November 1983

From The Space Library

Jump to: navigation, search

NASA announced that it had set up at JSC the Biomedical Research Institute, which would function as part of the Space Adaptation Project within the Space Transportation Systems Program Office, to focus efforts on solving some of the problems space crews had in adjusting to a weightless environment. The Space Adaptation Syndrome was the name that NASA gave to a wide range of physical problems that astronauts sometimes experienced, including nausea, vomiting, and general malaise. Approximately 45% of astronauts who had flown had experienced some of those symptoms. Flight data on the problems had been collected over 22 years of manned spaceflight, particularly during the extended Skylab missions. Experiments were performed on Space Shuttle flights with physician astronauts Dr. Norman Thagard on STS-7 and Dr. William Thornton, the principal investigator and designer of much of the experimental hardware and research on STS-8. In an attempt to speed up the process of finding countermeasures and perhaps predict who might be more susceptible to the condition, NASA created the research project and established the institute. Elena Huffstetler was named project manager, and Dr. Sam Pool, chief of medical sciences at Johnson, was director. At NASA Headquarters, the Space Medicine Branch, Life Sciences Division, Office of Space Science and Applications, would be responsible for managing the program of both clinical and applied research in this area. (NASA Release 83-167)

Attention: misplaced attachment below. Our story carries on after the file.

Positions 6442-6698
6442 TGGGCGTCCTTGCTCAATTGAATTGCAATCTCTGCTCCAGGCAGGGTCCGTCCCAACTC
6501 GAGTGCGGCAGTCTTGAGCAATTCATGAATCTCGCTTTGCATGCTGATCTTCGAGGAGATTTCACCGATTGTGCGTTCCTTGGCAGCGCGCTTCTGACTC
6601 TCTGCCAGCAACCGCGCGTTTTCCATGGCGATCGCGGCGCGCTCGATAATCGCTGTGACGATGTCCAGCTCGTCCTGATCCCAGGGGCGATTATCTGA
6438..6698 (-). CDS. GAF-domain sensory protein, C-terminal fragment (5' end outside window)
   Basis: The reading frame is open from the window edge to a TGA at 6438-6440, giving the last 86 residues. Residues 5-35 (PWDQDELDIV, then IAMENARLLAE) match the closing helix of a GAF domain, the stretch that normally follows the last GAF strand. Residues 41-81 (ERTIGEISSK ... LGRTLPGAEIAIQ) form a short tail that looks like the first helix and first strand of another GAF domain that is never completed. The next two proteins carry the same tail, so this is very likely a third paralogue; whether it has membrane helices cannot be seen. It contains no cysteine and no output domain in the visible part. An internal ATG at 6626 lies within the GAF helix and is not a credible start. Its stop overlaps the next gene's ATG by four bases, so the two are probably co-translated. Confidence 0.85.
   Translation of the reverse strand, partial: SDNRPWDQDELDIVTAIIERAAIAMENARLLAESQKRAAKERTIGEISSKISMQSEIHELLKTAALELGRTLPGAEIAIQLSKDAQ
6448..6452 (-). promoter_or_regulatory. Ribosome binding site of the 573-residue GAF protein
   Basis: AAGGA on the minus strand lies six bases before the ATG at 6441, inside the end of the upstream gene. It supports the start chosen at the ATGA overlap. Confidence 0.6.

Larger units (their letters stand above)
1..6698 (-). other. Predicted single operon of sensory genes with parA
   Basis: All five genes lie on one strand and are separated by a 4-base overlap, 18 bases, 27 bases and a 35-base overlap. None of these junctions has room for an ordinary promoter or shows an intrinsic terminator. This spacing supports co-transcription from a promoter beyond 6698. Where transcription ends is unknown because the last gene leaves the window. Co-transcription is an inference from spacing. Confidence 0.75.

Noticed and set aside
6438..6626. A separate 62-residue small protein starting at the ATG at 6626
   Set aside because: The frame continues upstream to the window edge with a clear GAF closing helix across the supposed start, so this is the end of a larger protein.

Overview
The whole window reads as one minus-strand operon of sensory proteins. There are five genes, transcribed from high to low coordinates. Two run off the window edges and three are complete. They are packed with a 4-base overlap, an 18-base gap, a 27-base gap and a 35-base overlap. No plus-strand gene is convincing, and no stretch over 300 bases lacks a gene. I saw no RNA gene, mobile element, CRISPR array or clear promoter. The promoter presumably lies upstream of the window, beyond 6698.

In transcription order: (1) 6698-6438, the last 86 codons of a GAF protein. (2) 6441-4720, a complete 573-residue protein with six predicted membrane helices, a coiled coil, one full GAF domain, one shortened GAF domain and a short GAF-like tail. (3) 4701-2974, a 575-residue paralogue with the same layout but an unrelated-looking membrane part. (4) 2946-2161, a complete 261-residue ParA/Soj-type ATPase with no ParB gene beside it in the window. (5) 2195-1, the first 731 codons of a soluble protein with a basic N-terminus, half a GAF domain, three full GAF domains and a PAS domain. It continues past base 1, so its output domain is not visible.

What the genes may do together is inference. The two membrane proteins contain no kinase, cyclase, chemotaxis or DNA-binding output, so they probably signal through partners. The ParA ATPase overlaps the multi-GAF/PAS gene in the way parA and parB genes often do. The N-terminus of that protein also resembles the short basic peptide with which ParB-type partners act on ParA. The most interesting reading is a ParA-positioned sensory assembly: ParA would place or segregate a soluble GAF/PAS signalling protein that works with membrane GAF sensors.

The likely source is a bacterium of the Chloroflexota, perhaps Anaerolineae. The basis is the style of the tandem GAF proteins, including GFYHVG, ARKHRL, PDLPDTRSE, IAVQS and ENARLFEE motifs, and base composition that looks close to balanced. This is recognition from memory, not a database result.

NASA announced that Robert O. Aller was appointed associate administrator for space tracking and data systems. Aller, then director of the Tracking and Data Satellite System Division, succeeded Robert E. Smylie, who left NASA October 28 to become vice president for government communications services at the RCA American Communications Company in Princeton, N.J. Aller came to NASA in August 1964 from the Philco Corporation in Houston. Prior to joining Philco, he served for 10 years in the United States Air Force. He had held numerous positions in NASA during the Gemini, Apollo, Skylab, [[Apollo Soyuz Test Project]] (ASTP), and Space Transportation System (STS) programs. In September 1977 he was appointed deputy director of expendable launch vehicles and in 1979 to his current position, where he was responsible for the planning, direction, execution, and evaluation of the TDRS Program. Aller had twice been awarded the NASA Exceptional Service Medal for his work in the Apollo and Skylab programs, and he also received the NASA Outstanding Leadership Medal while working on the Apollo/Soyuz Test project. (NASA anno, Nov 3/83)

1 2 3 4 5 6 7 8 9 10 11 12 13 14 15 16 17 18 19 20 21 22 23 24 25 26 27 28 29 30